Maybe some people wouldn’t see it this way. Especially with the amount of venting I do on this blog. But if I can make one judgement about myself and my disease, it’s that I’m blessed.
When you’re surrounded by healthy people–like, for instance, when you’re in a high school atmosphere and people can play sports and take harder classes and work a job after school and all you can do is survive the grueling school day–you may not feel like you’re better off than others are.
But that’s not how my life is most of the time. When I’m working, it’s in the presence of other rare disease patients whose stories are difficult to even listen to sometimes. Their days are ten times more complicated than mine are.
And on Tuesdays, when I go into my infusion center to get my port accessed, I know I’m going to be sitting next to the very sick and dying. I’m reclining next to women getting bags of blood transfused. They’re not even all old people either. Some are young, not as young as me, but thirties–maybe forties. People who shouldn’t be there.
I’m not there for chemo therapy or even IgG transfusions. I’m just there to get a needle pulled in and out of my chest for a millisecond.
I am blessed.
But this past Tuesday it didn’t feel that way.
I’ve had a bit of a dark cloud hanging over me the past week or two. Defeated, I think would be the best term for what it is. I’ve been trying to do so many things–the right diets, the right exercises, the right medication, rest, vitamins–just trying to have some kind of positive effect on my health in any way–and it just all swirled down the drain.
It’s been like driving through a bad storm without my windshield wipers on. And coupled with the sadness about not being able to lower my desipramine anymore and the anxiety of what that means for my future–I’ve just been feeling kind of fragile.
I had a new nurse on Tuesday. She was from Israel and before she’d even gotten out the alcohol swabs I’d learned that she was 36, from Israel, had two kids, and lived in the town we’re house hunting in.
She was successful at getting the hubert needle into my port, but we couldn’t get blood return. This was obviously a new problem for her, I could see she was stumped. (That’s not implying she’s an inexperienced nurse–Ports are just really unusual unless you work in infusion, which she’s new to.)
She pulled the plunger back a few times before I suggested she flush again with saline. She then asked the other nurse what to do. She suggested putting a (sorry, can’t remember the term for it), like a detergent into the port to remove any clots. It’s not painful or anything, it just meant I had to be there for another half an hour to wait for the detergent to work.
Which was frustrating because I actually had plans for that morning. R.J was home sick and I was going to stop at Whole Foods for some groceries, pick up a gift for a friend’s birthday dinner that night, and then stop by Jamba Juice to get R.J his regular. Do a few hours of work before dinner–but all of that was delayed just a bit now.
A half hour came and went, and when she went to try plunging the syringe again it still hadn’t unclogged.
The nurse put in another syringe full of the stuff and then left to go set up her other patients. She was gone for twenty minutes and figuring it MUST be working by now, I decided I’d just test it myself. I pulled the syringe back on the needle and eureka! Blood return!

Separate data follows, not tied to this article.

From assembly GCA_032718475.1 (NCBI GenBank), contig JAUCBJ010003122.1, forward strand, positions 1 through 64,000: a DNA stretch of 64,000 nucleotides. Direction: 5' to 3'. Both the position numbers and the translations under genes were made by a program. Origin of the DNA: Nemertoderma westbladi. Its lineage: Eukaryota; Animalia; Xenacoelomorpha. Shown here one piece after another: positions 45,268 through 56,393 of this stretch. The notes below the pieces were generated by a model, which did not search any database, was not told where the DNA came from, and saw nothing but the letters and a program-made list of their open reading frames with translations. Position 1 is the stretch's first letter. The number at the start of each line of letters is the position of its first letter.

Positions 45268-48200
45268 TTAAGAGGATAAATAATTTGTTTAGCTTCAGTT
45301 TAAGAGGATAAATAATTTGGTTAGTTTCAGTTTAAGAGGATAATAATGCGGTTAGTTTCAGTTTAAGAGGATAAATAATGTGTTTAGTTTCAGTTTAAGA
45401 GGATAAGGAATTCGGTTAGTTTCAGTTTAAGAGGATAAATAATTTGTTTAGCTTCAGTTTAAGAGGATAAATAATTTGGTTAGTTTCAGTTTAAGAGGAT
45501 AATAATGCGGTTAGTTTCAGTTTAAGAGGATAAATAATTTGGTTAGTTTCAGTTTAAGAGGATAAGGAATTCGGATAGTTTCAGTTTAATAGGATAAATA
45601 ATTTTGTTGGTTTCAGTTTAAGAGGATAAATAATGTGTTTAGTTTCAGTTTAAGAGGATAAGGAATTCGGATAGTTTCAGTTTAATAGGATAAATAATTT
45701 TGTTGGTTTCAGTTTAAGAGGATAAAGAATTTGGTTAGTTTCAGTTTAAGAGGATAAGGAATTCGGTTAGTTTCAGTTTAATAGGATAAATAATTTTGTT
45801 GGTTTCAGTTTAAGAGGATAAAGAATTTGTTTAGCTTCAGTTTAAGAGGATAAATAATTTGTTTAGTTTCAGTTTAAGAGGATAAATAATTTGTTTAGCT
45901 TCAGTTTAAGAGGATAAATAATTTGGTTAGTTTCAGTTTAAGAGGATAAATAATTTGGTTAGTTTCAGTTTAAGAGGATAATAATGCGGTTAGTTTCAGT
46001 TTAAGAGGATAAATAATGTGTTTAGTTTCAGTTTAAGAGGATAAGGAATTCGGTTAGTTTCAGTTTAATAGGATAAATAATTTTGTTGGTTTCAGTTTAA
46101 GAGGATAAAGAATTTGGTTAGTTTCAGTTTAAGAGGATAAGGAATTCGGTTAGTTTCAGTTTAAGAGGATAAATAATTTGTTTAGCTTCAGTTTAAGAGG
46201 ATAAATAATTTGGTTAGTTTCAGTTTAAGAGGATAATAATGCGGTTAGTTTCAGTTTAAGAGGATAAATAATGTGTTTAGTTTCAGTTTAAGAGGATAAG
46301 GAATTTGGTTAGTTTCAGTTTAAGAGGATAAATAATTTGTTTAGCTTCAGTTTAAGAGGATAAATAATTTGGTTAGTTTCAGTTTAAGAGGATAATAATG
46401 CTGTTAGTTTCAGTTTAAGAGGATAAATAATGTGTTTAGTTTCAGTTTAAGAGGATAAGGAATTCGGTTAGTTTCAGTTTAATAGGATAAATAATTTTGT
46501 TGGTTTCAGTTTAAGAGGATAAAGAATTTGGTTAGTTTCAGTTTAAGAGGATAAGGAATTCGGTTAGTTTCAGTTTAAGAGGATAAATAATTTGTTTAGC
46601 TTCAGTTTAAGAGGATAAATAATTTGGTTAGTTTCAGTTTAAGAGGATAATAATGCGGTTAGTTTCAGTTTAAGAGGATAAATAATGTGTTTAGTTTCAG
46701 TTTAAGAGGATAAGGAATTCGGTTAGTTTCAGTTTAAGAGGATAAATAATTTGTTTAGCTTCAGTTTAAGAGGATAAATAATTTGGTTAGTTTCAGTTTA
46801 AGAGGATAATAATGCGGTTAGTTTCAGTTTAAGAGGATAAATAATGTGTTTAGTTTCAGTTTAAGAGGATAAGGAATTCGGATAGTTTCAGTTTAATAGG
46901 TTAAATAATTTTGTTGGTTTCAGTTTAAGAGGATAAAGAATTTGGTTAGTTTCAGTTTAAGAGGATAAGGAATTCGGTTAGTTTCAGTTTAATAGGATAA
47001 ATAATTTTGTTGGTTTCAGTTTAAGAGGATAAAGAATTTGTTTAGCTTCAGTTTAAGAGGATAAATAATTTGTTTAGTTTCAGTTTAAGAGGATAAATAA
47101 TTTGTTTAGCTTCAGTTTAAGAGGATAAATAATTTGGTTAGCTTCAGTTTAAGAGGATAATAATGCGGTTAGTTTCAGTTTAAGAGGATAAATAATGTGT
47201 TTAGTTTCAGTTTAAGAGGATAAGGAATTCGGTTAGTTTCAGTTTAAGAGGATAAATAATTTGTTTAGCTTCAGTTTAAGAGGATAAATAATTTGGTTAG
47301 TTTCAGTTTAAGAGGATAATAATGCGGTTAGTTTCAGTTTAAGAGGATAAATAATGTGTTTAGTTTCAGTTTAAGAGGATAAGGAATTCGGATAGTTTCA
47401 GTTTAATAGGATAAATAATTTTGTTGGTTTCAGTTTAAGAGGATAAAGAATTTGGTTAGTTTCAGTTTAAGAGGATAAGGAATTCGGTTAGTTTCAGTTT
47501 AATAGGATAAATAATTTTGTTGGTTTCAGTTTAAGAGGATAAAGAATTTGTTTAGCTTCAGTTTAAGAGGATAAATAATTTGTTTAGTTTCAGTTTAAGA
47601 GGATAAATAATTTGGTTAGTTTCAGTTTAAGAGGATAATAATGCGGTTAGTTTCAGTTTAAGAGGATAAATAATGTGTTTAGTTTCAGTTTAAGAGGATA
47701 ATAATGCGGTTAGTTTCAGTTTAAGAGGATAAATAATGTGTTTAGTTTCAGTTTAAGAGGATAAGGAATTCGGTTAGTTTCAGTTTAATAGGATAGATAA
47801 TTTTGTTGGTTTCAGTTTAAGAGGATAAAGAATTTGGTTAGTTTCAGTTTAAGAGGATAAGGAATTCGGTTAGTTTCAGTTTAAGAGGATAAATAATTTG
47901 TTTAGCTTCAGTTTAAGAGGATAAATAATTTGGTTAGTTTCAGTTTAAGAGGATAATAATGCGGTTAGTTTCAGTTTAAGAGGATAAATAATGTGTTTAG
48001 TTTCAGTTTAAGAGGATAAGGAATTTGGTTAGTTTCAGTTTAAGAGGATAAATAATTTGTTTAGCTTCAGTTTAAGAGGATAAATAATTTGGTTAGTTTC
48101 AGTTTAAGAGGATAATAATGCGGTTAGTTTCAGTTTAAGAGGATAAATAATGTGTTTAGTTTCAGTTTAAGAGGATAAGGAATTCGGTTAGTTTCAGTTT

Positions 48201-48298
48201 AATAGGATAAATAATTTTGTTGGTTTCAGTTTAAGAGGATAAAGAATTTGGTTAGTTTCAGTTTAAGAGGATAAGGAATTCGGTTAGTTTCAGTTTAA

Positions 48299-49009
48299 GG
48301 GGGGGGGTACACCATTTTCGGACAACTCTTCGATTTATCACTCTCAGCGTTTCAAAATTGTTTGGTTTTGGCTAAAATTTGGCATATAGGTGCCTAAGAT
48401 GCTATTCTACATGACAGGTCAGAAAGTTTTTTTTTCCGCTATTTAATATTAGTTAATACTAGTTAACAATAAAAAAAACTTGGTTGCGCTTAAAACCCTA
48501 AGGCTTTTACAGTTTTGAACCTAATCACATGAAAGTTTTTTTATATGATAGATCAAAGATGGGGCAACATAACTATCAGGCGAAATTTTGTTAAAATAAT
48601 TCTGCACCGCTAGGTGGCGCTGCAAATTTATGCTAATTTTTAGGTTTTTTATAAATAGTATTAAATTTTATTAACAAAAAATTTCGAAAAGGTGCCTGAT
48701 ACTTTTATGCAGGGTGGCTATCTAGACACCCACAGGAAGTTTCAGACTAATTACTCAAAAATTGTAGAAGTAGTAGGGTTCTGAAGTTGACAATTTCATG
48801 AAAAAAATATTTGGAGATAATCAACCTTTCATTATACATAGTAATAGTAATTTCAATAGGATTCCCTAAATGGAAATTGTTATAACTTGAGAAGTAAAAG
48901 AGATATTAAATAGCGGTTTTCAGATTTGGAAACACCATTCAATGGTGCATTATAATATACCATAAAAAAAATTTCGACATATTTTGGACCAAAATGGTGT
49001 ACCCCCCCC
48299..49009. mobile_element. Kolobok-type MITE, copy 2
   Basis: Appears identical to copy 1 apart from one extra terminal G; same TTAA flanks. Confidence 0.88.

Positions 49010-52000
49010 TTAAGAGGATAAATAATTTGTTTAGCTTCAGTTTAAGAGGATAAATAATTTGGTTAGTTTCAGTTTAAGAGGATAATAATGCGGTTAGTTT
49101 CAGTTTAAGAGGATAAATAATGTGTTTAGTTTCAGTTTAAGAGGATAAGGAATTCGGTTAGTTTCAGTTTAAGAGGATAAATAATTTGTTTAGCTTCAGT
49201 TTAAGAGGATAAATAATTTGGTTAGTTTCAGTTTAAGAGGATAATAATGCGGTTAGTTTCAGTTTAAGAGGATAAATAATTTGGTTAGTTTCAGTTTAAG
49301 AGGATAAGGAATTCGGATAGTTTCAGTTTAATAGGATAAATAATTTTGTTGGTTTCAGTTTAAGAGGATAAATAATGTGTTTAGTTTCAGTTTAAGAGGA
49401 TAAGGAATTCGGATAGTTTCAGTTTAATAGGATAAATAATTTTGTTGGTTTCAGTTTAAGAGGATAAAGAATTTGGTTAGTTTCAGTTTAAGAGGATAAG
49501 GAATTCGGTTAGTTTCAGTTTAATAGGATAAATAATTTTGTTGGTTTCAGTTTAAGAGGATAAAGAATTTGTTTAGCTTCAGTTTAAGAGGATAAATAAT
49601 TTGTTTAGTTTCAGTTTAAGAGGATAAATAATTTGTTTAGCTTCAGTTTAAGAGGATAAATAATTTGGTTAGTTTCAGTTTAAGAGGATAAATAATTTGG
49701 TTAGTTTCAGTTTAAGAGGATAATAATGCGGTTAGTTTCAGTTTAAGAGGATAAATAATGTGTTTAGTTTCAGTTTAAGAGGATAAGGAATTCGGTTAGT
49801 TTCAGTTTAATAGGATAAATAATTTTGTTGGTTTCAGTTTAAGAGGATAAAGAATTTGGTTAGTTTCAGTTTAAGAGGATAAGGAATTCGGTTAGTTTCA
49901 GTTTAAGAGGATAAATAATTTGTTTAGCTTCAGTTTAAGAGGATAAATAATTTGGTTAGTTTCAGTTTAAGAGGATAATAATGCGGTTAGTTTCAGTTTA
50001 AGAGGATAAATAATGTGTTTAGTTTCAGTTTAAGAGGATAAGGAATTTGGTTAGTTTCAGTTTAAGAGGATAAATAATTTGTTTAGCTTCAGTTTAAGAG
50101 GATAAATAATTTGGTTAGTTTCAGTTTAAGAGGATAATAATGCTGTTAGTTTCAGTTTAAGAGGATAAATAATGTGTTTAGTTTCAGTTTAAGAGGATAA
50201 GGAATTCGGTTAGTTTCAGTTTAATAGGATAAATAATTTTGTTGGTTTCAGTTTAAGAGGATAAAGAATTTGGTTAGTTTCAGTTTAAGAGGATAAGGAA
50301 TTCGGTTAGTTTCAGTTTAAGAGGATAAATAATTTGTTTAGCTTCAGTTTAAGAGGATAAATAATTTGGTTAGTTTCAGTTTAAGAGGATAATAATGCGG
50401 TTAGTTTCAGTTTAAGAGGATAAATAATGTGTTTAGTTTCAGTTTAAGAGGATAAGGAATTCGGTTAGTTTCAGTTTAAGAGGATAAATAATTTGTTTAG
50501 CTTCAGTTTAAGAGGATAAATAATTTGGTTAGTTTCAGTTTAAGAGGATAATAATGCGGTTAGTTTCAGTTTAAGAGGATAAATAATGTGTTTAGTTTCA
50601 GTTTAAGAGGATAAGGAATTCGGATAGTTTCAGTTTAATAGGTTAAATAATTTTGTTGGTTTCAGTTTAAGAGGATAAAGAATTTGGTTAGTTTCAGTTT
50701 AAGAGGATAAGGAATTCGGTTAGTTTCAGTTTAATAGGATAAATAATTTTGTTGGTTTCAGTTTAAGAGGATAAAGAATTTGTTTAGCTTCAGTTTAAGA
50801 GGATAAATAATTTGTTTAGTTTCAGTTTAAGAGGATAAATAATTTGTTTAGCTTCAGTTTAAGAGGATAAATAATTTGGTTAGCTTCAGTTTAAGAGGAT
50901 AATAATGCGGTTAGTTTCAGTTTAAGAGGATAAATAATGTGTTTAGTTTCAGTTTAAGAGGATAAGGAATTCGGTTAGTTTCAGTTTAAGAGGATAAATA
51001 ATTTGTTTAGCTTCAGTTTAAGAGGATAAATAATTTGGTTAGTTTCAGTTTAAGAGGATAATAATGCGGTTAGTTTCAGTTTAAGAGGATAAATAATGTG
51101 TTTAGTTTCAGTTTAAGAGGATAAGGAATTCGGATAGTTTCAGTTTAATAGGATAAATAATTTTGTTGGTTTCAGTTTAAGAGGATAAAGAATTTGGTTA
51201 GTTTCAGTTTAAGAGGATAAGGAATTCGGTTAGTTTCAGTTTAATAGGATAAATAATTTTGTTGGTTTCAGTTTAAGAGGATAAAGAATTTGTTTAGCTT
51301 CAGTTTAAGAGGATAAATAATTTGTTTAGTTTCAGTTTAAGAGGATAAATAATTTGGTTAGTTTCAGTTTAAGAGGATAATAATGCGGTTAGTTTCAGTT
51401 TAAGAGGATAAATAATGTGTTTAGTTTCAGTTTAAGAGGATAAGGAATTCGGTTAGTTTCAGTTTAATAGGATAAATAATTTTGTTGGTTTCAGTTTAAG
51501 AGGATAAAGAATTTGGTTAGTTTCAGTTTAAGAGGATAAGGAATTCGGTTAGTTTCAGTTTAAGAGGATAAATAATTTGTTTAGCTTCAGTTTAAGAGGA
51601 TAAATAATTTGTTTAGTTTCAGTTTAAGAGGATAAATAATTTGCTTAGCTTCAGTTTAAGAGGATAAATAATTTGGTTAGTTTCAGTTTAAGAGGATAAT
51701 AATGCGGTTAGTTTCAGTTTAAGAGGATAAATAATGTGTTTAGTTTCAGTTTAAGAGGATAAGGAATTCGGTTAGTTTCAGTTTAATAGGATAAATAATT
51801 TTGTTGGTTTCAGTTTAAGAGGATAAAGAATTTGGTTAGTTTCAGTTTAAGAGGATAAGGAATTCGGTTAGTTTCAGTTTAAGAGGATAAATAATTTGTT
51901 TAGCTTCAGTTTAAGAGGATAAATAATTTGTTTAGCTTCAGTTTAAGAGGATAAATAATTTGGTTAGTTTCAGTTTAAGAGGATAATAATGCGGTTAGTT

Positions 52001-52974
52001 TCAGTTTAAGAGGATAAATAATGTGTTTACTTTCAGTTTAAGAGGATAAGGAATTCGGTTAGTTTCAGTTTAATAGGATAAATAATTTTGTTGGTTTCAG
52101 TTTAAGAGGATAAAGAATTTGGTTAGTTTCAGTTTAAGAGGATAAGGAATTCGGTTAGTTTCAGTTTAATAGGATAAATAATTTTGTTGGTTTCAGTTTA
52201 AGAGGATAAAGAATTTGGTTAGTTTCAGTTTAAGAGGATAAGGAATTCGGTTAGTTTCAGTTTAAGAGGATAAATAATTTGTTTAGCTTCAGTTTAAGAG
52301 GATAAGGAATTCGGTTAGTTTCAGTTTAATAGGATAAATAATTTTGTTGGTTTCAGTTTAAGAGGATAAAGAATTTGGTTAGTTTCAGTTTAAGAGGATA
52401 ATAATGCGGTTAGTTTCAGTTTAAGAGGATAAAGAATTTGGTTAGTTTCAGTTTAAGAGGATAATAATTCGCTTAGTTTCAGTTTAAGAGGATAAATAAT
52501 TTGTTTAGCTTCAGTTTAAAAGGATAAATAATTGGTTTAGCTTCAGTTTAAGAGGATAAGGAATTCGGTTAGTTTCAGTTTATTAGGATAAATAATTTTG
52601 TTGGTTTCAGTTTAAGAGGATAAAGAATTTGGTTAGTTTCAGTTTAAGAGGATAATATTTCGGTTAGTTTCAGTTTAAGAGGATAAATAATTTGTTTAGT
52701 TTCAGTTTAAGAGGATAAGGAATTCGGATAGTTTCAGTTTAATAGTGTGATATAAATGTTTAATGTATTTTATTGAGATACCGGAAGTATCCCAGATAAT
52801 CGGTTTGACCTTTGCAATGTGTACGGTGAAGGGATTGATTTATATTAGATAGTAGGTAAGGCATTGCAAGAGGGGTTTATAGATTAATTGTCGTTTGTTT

I called the nurse back over, “It’s working!”
“How do you know?” Another nurse asked, “Did you touch it?”
“Well, I tested it, look–blood return.”
“That’s not blood return, that’s not enough blood return. We should be able to fill the syringe. But now you’ve messed with it and we’re going to have to start all over again.”
My heart dropped.
She shut the curtain and I pretty much just burst into tears.
And then immediately felt consumed with shame, because how petty was it to cry over a half an hour’s time wasted? When people next to me where getting much worse treatments?!
“What happened! Was it that nurse? What did she say?”
I blubbered about how I was fine and was just feeling stupid now that there were people in here with much worse shit going on then my interrupted scheduled.
“No, but I get it, I get it.” She said, and she wrapped me in a hug–which usually is something I HATE from nurses, but this happened to be the right moment completely and I was grateful for it. “It’s okay. It sucks. You’re younger than everyone here. You’ve got a right to be upset. They’re all grandmas. Even the other nurses are grandmas. It’s okay.”
I laughed and took a minute and tried to get my face arranged.
She left to go get some saline syringes, did a couple of quick flushes and filled a whole vial full with blood. As soon as she got my cap back on I flew out of there.
I walked around Whole Foods a bit trying to decide if I wanted bread or bread (or possibly bread.) And started seeing people gawking at me. This meant one of two things: I was having a nipslip or I’d forgotten to tuck in my port wire and I had my tube just hanging out.
We’d had a little issue with pulling out that syringe full of blood and my tube was looking a little redder than normal. I hastily stuck the whole thing back inside my cleavage and proceeded to the soup area.
We all have different ideas of what should be pitied and felt sorry for. I think most days I can do a good job of saying to myself: this is the way it is right now, it’s been a whole lot worse than this and each day is a whole lot better. But some days I have my moments where I sit in my car and cry about it. And I guess it’s okay to have those sinus-clearing, gurgling noised, sob-a-thons.
You’ve just got to be able to rope it in and know that it’s a bad day. Not a bad life.